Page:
Having established a reputation as the “Rolls Royce” of faux finish brushes - the Whistler range became even more in-demand.

To accommodate this growing public interest in faux finishing - Lewis designed and created a special new series of Whistler brushes - priced to appeal to the enthusiastic beginner. These brushes - known as the Cadet series - have become especially popular.

Lewis has long had an affinity with the American marketplace - and indeed has found great inspiration for new designs from his frequent visits to the U.S. over the past twenty five years.

He has spent a lot of time with many of America’s leading practitioners, teachers and merchants of faux finish tools and materials - hearing what their requirements are - and incorporating suggestions into development of new brushes - and refinement of original designs.

The immense success of The Whistler Brush Company as world leaders in the manufacture of faux finish brushes has inevitably spawned imitators.

Lewis is bemused and philosophical about this ‘sincere form of flattery’ - finding wry amusement in the notion of faux versions of brushes for faux finishes!

However - he is dedicated to old-fashioned excellence in the making of his brushes - and is confident that those who wish to create the best in faux finishes will be able to tell the difference between quality hand-made tools and cheap assembly-line knock-offs. “People know that a Rolls-Royce is the best in its field and they know that a cheap imitation of a Rolls-Royce can’t and doesn’t perform the same way!”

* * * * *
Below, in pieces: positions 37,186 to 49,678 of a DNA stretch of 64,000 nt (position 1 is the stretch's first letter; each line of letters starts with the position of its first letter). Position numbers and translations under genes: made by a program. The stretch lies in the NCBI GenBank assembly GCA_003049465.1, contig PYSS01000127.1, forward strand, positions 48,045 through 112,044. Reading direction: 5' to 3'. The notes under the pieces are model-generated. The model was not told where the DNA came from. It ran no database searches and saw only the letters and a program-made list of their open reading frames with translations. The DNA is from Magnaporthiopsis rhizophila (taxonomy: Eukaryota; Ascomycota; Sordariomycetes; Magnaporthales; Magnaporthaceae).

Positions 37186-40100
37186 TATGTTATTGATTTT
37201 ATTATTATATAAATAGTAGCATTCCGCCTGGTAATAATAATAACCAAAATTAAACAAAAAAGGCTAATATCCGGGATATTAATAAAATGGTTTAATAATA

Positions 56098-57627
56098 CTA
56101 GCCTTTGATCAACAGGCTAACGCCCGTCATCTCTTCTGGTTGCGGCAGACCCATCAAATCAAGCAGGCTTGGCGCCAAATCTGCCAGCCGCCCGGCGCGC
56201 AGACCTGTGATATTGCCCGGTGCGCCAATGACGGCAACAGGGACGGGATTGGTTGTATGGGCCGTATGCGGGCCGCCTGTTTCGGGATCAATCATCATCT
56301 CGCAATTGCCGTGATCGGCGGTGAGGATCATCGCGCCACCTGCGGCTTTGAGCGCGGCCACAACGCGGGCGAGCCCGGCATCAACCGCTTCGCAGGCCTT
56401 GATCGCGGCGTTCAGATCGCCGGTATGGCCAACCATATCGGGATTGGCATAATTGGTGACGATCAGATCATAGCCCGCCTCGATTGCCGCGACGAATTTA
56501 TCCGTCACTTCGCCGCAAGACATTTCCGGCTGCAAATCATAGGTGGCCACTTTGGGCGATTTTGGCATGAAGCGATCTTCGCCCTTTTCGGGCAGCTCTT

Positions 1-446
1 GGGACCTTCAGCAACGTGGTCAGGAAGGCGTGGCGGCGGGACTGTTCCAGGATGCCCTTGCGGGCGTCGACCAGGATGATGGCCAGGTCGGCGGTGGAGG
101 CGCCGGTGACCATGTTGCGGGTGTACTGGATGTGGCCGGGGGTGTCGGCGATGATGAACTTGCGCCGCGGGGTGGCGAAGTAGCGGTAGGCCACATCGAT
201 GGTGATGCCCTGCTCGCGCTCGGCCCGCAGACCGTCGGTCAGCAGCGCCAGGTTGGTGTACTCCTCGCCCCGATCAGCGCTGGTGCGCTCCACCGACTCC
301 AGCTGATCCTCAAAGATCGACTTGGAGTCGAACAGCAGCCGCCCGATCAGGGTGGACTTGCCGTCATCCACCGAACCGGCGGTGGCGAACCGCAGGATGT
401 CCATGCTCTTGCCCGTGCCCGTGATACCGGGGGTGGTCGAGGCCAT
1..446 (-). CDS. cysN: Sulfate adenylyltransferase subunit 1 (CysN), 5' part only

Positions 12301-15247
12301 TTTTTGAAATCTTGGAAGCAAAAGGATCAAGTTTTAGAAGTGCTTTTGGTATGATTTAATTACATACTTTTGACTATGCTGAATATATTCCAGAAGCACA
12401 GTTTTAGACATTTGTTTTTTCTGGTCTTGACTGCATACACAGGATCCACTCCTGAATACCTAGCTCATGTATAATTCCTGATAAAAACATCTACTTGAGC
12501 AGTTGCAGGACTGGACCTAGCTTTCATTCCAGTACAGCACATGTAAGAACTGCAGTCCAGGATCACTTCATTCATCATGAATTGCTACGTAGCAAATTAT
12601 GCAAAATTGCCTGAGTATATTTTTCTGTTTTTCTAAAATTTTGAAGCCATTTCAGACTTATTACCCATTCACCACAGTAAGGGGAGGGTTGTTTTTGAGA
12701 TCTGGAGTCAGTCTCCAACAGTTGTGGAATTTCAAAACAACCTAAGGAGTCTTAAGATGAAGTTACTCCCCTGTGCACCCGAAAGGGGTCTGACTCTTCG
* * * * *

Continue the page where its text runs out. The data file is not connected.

In 1997, Lewis was rewarded for his contributions to the industry by an invitation to join the decorating world’s most prestigious association. He was made a Freeman of The Company Of Painters And Stainers - a venerable City of London Guild that originated in the 15th Century. Lewis was inducted at a special ceremony at the historic Painters’ Hall in the old City of London. Among the other distinguished inductees with Lewis, was the Director of Britain’s famous Victoria & Albert Museum - Dr. Alan Borg CBE and the Chief of the Imperial General Staff - General Sir Roger Wheeler GCB CBE ADC.


Lewis was born in the East End of London in May 1915 of Russian-Polish immigrant parents. (The East End of London was then the British equivalent of New York’s Lower East Side - and acted as an Ellis Island for those coming to England to escape persecution in less-enlightened times.)

He grew up in comparative poverty - and as was common in such circumstances during the depression - he left school to start work at the age of just 14. Before volunteering to join the Royal Air Force at the outbreak of the Second World War - Lewis worked in a variety of what he describes as “dead-end jobs” including being a tailor, a ‘nailer’ and a ‘progress-chaser’ at the aircraft factory making Hurricane bombers!

Lewis now lives in Hampstead - a quaint 18th century part of north-west London long popular with artists, poets and writers. He has been married to his wife Nina for 58 years. Nina and Louis have two sons: the humorist and producer Martin Lewis - who is based in Los Angeles. And Derek Judah "Jerry" Lewis - a freelance reporter in London.

Lewis continues to be active in the running of The Whistler Brush Company. For relaxation he enjoys reading biographies - and designing new brushes.

A few years back, Lewis briefly took up painting as a hobby and recalls laboring for six weeks in an art class painting a vase of flowers. When he finally unveiled his first masterpiece to friends and family - someone remarked that the flowers were not very realistic. Lewis responded that this was intentional because the flowers portrayed were in fact artificial! However - chastened by this experience - Lewis decided to focus his abilities solely on making brushes rather than on using them!